Book: Asian Horror


Asian Horror

English Book Title

Asian Horror


Andy Richards


Oldcastle Books/Kamera Books





By: Nicholas Driscoll

Recently I have been doing research for a class I am teaching in which we look together at adaptations of Japanese films as well as depictions of Japanese people, and one of the biggest imports from Japan was the J-horror craze from back in the late 90s and early 2000s. It was for that reason that I picked up Andy Richards’ Asian Horror, part of the Kamera Books series, which has also looked at such diverse cinematic genres as the Neo-Noir movement and the history of gay cinema, among many others. I believe I have their volume on Ghibli movies lying around somewhere. At any rate, Asian Horror is a short read with a lot of information, a decent introduction, but somewhat shallow and left me wanting more.

Just really quick let me run through what this book has to offer. Although Richards’ book is titled “Asian Cinema,” the largest section by far is focused on Japanese cinema, which has multiple chapters of commentary and analysis on multiple ages of horror cinema. Richards also covers Korean, Hong Kong, and Thai horror films. Basically, Richards sets up his book to include at least one chapter giving cultural and historical background for each nation’s horror cinema, and a chapter on the biggest directors who made these films, and at least one chapter of reviews of the films themselves. This set-up can create some repetition sometimes, and as mentioned before, Japan rates much more detail with five chapters instead of three—most likely because Japanese horror films (and films in general really) are available in much larger numbers in the West. There are no sections on other Asian horror cinema, such as India or Indonesia. In the back there is a chapter on horror remakes as well as a chapter on “interactive terrors”—which is to say, horror video games, which inevitably focuses on Japan again, but for only about four pages. Pictures (in full color, at least on the Kindle version) are included in the back from some of the movies.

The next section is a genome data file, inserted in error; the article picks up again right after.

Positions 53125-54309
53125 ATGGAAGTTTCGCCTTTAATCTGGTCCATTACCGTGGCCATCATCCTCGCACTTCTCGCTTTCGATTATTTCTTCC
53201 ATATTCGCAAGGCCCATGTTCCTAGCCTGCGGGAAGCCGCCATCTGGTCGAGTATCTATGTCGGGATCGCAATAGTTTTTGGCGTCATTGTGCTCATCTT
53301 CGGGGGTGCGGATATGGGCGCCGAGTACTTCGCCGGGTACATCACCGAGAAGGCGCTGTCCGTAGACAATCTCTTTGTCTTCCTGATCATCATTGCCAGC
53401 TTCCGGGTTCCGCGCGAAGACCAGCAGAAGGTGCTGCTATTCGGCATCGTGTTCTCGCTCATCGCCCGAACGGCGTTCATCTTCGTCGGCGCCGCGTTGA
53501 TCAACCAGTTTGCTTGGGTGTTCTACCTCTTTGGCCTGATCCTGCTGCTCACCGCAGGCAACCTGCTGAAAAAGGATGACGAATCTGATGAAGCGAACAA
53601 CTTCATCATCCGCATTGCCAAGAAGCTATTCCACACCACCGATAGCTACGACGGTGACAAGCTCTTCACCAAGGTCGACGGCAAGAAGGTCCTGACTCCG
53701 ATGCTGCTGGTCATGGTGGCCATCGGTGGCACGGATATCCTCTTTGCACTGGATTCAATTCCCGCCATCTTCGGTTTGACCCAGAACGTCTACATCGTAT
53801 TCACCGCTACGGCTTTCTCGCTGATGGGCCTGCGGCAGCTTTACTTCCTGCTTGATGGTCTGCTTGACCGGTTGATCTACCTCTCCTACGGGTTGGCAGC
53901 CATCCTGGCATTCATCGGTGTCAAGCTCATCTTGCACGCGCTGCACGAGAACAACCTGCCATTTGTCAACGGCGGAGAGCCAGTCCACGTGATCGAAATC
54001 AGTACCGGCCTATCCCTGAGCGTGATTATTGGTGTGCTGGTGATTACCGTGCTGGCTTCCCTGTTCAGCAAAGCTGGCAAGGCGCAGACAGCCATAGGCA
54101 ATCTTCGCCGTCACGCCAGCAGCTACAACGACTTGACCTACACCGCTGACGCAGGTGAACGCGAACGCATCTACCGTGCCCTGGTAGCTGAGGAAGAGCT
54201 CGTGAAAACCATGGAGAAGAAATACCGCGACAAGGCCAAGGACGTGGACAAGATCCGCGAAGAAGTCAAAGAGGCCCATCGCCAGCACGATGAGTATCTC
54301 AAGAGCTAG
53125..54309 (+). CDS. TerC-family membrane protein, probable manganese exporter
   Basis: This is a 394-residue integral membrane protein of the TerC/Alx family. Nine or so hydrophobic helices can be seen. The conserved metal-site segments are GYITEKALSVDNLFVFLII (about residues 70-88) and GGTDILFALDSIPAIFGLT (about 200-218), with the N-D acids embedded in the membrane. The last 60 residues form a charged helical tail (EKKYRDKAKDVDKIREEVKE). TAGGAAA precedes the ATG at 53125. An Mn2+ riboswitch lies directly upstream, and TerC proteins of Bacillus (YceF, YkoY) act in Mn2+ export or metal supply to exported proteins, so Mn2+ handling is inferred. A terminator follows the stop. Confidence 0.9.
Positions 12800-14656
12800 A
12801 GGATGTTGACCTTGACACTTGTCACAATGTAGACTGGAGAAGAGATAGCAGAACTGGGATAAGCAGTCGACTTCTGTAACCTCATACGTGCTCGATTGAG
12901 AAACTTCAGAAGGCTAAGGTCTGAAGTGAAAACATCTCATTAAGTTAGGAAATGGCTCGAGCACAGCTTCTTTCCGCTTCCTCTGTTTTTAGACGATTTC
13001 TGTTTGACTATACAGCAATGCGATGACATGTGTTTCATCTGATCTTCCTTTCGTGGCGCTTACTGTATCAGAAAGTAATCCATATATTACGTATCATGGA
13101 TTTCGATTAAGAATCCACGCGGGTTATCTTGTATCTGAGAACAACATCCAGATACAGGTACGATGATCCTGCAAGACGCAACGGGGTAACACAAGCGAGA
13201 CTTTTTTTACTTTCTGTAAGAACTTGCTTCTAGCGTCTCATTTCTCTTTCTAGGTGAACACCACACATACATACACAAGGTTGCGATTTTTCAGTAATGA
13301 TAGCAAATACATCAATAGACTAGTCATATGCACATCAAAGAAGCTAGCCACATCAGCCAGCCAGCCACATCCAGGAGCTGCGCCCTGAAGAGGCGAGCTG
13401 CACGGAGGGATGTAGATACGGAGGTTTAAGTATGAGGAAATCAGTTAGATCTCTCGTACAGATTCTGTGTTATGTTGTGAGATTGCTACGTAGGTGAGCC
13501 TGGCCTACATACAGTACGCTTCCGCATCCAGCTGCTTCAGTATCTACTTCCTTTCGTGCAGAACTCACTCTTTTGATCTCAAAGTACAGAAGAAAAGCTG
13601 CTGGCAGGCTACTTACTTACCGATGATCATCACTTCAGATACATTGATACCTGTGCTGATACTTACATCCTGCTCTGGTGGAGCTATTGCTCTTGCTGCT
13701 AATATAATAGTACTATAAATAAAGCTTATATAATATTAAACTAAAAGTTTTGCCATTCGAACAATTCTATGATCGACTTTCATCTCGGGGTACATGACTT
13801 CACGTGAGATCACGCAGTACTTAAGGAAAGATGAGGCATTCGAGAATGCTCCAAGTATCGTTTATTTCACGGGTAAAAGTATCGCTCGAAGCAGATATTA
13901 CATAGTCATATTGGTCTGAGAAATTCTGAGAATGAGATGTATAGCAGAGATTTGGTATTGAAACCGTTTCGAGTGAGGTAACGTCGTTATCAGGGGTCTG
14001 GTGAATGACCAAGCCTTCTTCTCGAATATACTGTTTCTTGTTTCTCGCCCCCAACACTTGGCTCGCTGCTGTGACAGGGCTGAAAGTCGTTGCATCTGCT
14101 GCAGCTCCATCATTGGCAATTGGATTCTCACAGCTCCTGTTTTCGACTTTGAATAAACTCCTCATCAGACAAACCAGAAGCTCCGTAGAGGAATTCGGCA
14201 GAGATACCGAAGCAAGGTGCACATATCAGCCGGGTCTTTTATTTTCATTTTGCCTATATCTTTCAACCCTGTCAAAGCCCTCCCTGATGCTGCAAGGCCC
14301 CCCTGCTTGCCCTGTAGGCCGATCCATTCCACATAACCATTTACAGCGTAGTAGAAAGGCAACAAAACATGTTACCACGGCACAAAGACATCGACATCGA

The introductory chapters have a lot packed into them, with many, many more movies at least mentioned than are subsequently reviewed—the review chapters tend to select particular films rather than trying to cover everything. That is probably wise, given that Richards covers so many films from so many countries, and includes even Godzilla (1954) and Death Note (2006) within his umbrella of horror cinema, as well as more familiar horror fare as Kwaidan (1964), Ring (1998), A Tale of Two Sisters (2003), and many, many more. The reviews are very short, consisting of a terse summary (including spoilers), a paragraph or two of background information, and a swift verdict slammed out in just a couple paragraphs. The biographies of the filmmakers aren’t much longer.

Still, Richards, despite this being his only book on cinema (apparently), is an engaging and vivid writer, and I found few mistakes (which is more than I can say for David Kalat’s J-Horror). For the uninitiated, there is much to value in the volume. Its main flaw is simply its lack of depth and the fact it feels somehow incomplete (the book just sort of ends), but for those who WANT that sort of book, this one certainly fulfills the niche. Still, despite some glaring flaws, I prefer Kalat’s J-Horror over this.